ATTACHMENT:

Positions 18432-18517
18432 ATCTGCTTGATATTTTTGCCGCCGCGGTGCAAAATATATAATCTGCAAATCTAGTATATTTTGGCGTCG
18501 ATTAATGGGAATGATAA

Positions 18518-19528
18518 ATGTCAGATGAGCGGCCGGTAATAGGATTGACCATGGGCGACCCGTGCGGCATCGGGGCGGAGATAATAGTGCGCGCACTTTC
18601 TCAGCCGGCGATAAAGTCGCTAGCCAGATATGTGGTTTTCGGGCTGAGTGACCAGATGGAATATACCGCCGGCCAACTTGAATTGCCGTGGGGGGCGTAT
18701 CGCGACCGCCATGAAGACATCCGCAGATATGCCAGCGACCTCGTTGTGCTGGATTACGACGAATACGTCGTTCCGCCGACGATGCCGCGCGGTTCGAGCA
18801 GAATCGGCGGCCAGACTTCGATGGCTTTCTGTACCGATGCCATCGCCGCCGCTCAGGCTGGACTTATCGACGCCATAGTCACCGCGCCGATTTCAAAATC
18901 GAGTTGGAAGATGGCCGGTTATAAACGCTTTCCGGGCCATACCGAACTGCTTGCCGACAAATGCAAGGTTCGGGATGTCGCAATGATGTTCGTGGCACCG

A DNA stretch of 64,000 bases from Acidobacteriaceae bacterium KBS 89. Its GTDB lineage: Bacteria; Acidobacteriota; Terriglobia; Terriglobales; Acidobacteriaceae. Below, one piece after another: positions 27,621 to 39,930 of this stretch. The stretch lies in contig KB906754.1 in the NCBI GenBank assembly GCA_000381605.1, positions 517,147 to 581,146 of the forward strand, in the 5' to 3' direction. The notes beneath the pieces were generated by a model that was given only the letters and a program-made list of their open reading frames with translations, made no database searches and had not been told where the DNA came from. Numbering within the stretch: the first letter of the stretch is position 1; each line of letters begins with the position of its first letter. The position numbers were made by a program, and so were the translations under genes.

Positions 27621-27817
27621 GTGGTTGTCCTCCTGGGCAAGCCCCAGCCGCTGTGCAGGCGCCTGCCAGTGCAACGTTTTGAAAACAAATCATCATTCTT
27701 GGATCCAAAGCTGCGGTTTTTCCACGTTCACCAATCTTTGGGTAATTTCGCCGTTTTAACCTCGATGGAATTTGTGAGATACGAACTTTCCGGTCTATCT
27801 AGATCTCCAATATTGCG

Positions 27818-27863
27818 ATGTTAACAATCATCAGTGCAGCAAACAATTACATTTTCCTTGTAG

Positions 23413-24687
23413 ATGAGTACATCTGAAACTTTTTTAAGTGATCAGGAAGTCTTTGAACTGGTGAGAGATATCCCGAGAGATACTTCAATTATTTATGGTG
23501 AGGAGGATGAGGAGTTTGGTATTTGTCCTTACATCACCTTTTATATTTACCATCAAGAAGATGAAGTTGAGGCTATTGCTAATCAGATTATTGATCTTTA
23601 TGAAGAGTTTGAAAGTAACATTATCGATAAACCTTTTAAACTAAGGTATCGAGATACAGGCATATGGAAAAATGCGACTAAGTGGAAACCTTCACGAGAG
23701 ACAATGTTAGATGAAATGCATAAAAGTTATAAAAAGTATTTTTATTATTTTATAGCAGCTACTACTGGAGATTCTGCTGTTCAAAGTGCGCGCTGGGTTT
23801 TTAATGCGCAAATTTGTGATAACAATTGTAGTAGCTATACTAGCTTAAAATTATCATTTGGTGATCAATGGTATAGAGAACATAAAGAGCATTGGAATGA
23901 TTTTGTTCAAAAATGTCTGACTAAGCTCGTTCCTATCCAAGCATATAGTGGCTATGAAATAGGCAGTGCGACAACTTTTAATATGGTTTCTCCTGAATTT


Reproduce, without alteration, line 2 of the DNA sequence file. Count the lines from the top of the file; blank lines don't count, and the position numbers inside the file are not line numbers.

18432 ATCTGCTTGATATTTTTGCCGCCGCGGTGCAAAATATATAATCTGCAAATCTAGTATATTTTGGCGTCG